Aqiva, a milk brand under Wyeth, recently held an advocacy event attended by health experts and celebrity Mikee Cojuangco-Jaworski to educate how moms can cope with kids who are picky eaters.
Called “Food Talk,” the short forum talked about diet shift, a period where most kids aged between four to seven start to prefer unhealthy foods over nutritious ones.
Experimenting and trying new foods is all part of growing up, said Dr. Bernadette Benitez, medical director of Wyeth Nutrition Philippines, but parents should be able to supplement what kids miss out in their diets with healthier food options.
“It is normal for a child to go through a diet shift … the problem is when the child gets exposed to more types of unhealthy food, and would start to prefer these over other food that are ideal for his age.”
Creativity can work wonders during meal time with kids, said celebrity chef Jackie Laudico. From experience as a mom, she shared healthy food recipes that looks as good as it tastes that appeal better to kids without neglecting nutritional value.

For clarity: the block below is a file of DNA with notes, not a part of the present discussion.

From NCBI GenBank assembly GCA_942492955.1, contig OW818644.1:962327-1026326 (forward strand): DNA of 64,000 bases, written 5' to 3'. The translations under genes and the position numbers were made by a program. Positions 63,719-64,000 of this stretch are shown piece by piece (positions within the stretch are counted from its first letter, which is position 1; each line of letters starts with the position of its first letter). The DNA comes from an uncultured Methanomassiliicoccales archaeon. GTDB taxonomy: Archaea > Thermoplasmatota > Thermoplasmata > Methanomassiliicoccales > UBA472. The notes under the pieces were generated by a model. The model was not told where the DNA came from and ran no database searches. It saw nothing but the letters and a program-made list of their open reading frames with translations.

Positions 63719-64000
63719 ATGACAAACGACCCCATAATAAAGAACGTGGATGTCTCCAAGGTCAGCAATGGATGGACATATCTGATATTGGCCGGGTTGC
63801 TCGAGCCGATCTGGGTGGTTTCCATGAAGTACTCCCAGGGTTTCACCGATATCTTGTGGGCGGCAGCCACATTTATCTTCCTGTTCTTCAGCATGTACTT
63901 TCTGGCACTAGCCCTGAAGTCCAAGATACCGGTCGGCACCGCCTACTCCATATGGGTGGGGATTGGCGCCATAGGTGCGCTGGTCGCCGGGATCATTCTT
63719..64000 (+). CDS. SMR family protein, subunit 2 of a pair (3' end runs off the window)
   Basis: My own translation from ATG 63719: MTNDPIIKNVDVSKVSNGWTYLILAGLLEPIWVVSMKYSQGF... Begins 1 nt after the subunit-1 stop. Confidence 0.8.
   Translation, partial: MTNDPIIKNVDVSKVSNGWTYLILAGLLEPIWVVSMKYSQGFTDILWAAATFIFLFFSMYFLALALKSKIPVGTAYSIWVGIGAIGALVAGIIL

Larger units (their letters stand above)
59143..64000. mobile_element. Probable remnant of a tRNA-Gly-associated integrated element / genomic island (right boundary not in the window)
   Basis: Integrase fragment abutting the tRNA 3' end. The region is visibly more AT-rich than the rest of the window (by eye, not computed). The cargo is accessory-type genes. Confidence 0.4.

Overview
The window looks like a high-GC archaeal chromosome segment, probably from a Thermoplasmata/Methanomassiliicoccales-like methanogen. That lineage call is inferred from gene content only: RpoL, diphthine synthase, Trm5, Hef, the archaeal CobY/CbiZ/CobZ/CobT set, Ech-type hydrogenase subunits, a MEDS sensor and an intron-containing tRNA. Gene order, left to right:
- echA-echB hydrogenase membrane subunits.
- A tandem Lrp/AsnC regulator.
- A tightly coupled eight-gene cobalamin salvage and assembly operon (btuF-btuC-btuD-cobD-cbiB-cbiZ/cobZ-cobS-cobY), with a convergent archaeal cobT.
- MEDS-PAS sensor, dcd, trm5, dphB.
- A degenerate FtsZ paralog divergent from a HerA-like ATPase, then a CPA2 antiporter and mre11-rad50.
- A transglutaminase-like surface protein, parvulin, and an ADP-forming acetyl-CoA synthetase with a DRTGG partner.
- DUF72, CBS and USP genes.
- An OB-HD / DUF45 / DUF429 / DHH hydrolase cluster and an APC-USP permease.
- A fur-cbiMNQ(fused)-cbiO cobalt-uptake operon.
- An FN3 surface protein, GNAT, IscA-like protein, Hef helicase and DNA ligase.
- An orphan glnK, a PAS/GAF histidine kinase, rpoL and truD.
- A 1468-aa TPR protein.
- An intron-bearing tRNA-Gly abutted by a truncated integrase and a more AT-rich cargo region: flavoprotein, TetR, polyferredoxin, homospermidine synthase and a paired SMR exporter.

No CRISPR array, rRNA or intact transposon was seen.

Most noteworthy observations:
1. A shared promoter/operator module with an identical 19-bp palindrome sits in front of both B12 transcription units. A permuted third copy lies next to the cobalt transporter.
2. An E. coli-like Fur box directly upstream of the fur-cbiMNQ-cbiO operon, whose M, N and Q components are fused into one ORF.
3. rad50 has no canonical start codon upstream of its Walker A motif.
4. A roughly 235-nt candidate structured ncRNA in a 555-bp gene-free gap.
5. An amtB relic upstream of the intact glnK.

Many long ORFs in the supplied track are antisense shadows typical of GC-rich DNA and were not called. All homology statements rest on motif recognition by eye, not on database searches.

Organized by Ogilvy PR and Red Events, media, bloggers and moms where given kits to do one of the recipes on their own- a colorful wheat bread sandwich with veggies cut to look like cartoon animals.
“Mothers need to be creative when it comes to their children’s nutrition. There should be no shortcuts and they should not only focus on making meal times healthy but also fun and enjoyable to the kids,” shared Dr. Benitez.
Aqiva was also promoted in the event, which trumpets containing 25 essential nutrients that can compensate for poor food decisions by kids.
But rather than position the brand a cure-all for diet shift, Aqiva senior product manager Carlo de la Paz told Marketing that Wyeth is striving to introduce the brand as supportive of healthy eating habits by educating moms who are influencers and grocery decision makers.
“Aqiva proudly takes on the advocacy of raising healthy children through healthy eating habits and proper nutrition. We want to help moms instill the importance and value of healthy eating in their children, and at the same time, we want children to enjoy their healthy meals–to actually like what they eat,” he said in a separate statement.
While keeping sure that foods are flavorful, colorful and have varied textures may seem to be simple answers to cope with picky kids, it addresses quite serious health issues.
Aqiva cited a recent study that found only 20% of Filipino children ages one to six years old in the National Capital Region consume fruits & vegetable at least once a day. Also, only a third received adequate amount of complementary & iron-rich foods.